Why Our Retirement System Should Be More Like Australia’s

More than 90 percent of employed Australians have retirement savings in government-mandated accounts.

An elderly couple walk down the street on May 13, 2014 in Melbourne, Australia. 
National Journal
Nancy Cook
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Nancy Cook
July 1, 2014, 8:22 a.m.

Be­fore 1992, the Aus­trali­an re­tire­ment sys­tem looked pretty sim­il­ar to the way people ap­proached re­tire­ment in the United States. “Only a few people re­ceived good re­tire­ment pro­grams — people who worked for com­pan­ies or the pub­lic sec­tor. Large groups of the pop­u­la­tion had no cov­er­age at all,” says Jeremy Duf­field, chair­man of the Aus­trali­an Centre for Fin­an­cial Stud­ies, an aca­dem­ic think tank.

Now, more than 90 per­cent of em­ployed Aus­trali­ans save money for re­tire­ment every year in ac­counts that are man­dated by the gov­ern­ment. These ac­counts rep­res­ent roughly $1.6 tril­lion in sav­ings for the Aus­trali­an eco­nomy as of June 2013, ac­cord­ing to a re­port by De­loitte. That’s a huge amount of pro­gress over just 22 years — and that’s in ad­di­tion to Aus­tralia’s pen­sion pro­gram, which is sim­il­ar to So­cial Se­cur­ity, as well as people’s own sav­ings.

The Aus­trali­an sys­tem, with its three-pronged ap­proach, also of­fers a mod­el for the U.S., es­pe­cially as the coun­try faces the im­pend­ing re­tire­ment of the baby-boomer gen­er­a­tion and the fact that baby boomers, Gen­er­a­tion Xers, and mil­len­ni­als are at risk of not ac­cu­mu­lat­ing enough cash to sus­tain their life­style as they age. 

So how did Aus­tralia do it? Well, in 1992 the Aus­trali­an gov­ern­ment cre­ated a third leg of re­tire­ment sav­ings, called the “Su­per­an­nu­ation Guar­an­tee” pro­gram. It re­quired em­ploy­ers to con­trib­ute 9 per­cent of an em­ploy­ee’s earn­ings in­to a re­tire­ment ac­count for all work­ers between the ages of 18 and 70. Em­ploy­ees pick which fund they want the cash in­ves­ted in, like a mu­tu­al fund or a pub­lic-sec­tor group. On av­er­age, Aus­trali­ans between the ages of 60 and 65 have roughly $170,000 in Aus­trali­an dol­lars in these ac­counts, says pro­fess­or Susan Thorp, chair of fin­ance and su­per­an­nu­ation at the Uni­versity of Tech­no­logy in Sydney. The amount of money saved per re­tir­ee is only ex­pec­ted to in­crease as this part of the Aus­trali­an sys­tem ma­tures.

Aus­trali­ans also lean on two oth­er meth­ods to ac­cu­mu­late re­tire­ment cash: vol­un­tary sav­ings (which only about 20 per­cent of eli­gible people, mostly high-in­come earners, take ad­vant­age of) and a means-tested gov­ern­ment pen­sion pro­gram that has ex­is­ted since 1908. The lat­ter of­fers very ba­sic pay­ments to people age 65 and over who qual­i­fy, with the be­ne­fits re­duced or elim­in­ated high­er up on the in­come lad­der. Thorp es­tim­ates that about 75 per­cent of Aus­trali­an seni­ors re­ceive at least a par­tial means-tested pen­sion.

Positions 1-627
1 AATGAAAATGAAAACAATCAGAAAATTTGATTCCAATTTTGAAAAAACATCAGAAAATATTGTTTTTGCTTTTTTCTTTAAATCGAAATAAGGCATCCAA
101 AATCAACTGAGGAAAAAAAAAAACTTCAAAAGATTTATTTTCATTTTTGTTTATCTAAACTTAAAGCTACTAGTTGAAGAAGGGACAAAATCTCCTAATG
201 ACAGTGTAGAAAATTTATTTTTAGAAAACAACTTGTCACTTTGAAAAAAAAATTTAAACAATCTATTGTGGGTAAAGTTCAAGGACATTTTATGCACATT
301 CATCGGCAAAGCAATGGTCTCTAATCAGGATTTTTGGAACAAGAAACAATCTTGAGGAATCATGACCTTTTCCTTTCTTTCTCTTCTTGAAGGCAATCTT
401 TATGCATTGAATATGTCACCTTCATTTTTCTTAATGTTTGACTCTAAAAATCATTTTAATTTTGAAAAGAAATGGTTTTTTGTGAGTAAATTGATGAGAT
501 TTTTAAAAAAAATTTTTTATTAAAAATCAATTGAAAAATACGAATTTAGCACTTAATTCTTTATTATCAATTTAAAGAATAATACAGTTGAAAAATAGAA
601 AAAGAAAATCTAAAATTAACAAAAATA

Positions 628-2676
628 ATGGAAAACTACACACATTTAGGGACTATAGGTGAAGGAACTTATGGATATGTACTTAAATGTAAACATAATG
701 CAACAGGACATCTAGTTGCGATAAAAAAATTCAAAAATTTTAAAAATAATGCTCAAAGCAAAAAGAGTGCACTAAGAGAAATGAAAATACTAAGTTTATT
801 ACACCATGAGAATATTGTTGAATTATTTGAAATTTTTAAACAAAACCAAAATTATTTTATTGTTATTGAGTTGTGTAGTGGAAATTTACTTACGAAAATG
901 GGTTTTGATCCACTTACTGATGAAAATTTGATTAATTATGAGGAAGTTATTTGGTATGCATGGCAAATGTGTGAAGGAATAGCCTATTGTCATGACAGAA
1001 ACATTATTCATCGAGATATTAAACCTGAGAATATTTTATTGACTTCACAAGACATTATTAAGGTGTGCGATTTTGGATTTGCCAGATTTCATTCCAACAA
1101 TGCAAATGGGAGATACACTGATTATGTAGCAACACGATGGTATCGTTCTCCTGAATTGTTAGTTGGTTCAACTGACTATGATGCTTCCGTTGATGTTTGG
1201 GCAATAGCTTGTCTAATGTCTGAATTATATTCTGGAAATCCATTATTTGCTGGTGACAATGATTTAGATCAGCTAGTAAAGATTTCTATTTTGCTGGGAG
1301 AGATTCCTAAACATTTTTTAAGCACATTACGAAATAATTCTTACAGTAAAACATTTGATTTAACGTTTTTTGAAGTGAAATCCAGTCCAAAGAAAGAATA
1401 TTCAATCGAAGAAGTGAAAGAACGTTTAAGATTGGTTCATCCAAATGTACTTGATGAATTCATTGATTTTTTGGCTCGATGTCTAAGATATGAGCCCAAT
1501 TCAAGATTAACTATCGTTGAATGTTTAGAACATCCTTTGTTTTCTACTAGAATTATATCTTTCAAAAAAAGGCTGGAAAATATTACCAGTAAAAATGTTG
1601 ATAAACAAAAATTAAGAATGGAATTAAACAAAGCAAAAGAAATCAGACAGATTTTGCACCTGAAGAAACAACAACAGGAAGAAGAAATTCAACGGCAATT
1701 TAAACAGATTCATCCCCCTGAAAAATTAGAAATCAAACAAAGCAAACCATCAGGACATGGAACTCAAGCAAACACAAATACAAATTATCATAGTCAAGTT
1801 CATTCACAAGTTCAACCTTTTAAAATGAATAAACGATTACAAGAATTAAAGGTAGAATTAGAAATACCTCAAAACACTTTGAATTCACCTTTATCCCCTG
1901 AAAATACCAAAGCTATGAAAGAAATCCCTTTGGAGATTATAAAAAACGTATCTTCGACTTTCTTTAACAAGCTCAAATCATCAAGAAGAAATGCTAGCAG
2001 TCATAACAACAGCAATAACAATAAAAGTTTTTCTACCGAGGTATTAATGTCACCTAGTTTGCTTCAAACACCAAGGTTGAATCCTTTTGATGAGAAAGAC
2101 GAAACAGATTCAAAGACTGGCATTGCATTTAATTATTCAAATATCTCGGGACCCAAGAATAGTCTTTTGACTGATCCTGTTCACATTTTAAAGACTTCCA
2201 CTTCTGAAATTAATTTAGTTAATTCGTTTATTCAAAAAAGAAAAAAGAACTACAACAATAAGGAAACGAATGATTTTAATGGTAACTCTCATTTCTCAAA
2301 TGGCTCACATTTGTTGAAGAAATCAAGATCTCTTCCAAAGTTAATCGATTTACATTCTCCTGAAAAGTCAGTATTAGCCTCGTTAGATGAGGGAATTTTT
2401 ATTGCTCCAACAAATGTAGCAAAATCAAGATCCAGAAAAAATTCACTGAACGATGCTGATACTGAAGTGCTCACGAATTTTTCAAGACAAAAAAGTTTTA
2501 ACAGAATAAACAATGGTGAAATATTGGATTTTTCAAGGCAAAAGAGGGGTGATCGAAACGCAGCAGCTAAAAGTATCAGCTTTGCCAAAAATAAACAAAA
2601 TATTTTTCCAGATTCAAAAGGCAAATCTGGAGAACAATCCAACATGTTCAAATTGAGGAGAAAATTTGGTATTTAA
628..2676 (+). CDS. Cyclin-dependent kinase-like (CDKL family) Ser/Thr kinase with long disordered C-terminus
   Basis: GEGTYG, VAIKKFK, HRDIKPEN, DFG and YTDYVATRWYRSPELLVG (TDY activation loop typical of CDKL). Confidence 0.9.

Over the past five years, the Aus­trali­an gov­ern­ment has tweaked the pro­gram. The man­dat­ory con­tri­bu­tion that em­ploy­ers must make to the su­per­an­nu­ation guar­an­tee pro­gram will rise to 12 per­cent by 2020. The eli­gible age to col­lect the means-tested pen­sion is also sched­uled to rise over the next dec­ade to 67.

The Aus­trali­an re­tire­ment sys­tem does have some flaws. Chief among them is a low level of fin­an­cial lit­er­acy among Aus­trali­ans, which means that people do not al­ways pay enough at­ten­tion to the way their money gets in­ves­ted or to any high fees as­so­ci­ated with par­tic­u­lar funds. “It’s very much an in­di­vidu­al choice mod­el, so there is a lot of re­spons­ib­il­ity on the part of the in­di­vidu­al, like the 401(k) mar­ket in the U.S.,” Duf­field says.

Still, the Aus­trali­an sys­tem of­fers two key takeaways for Amer­ic­ans as we grapple with the long-term prob­lems of leav­ing the re­spons­ib­il­ity for re­tire­ment sav­ings in the hands of in­di­vidu­als:

  • The man­dat­ory ele­ment: The Aus­trali­an gov­ern­ment man­aged to en­sure that a great­er share of its pop­u­la­tion was covered for re­tire­ment by re­quir­ing em­ploy­ers to par­ti­cip­ate and con­trib­ute to the sav­ings plan. That’s a huge con­trast to the U.S., where only about half of work­ers re­ceive cov­er­age through their em­ploy­ers or in­sti­tu­tions; that man­dat­ory ele­ment, ex­perts agree, is key to in­creas­ing the cov­er­age.
  • Re­stric­tions on with­draw­als: Aus­tralia also im­poses very strict rules on when res­id­ents can with­draw money from their su­per­an­nu­ation re­tire­ment ac­counts. That stands in stark con­trast to the troub­ling U.S. trend of people us­ing their 401(k)’s as de facto piggy banks for loans, col­lege tu­ition, or a stop­gap fol­low­ing a job loss. The re­stric­tions also en­sure that Aus­trali­ans end up with a real pot of money to tap in­to in their mid-60s.

The biggest hurdle to ad­opt­ing some of ele­ments of the Aus­trali­an sys­tem in the United States is polit­ic­al. “This took tre­mend­ous gov­ern­ment and polit­ic­al will,” Duf­field says about the Aus­trali­an sys­tem. Aus­trali­an politi­cians con­tin­ue to fight over the tweaks to the sys­tem. “Just look at how hard it was to cre­ate Obama­care,” he says. “I do not see the U.S. put­ting in a com­puls­ory sys­tem.” 

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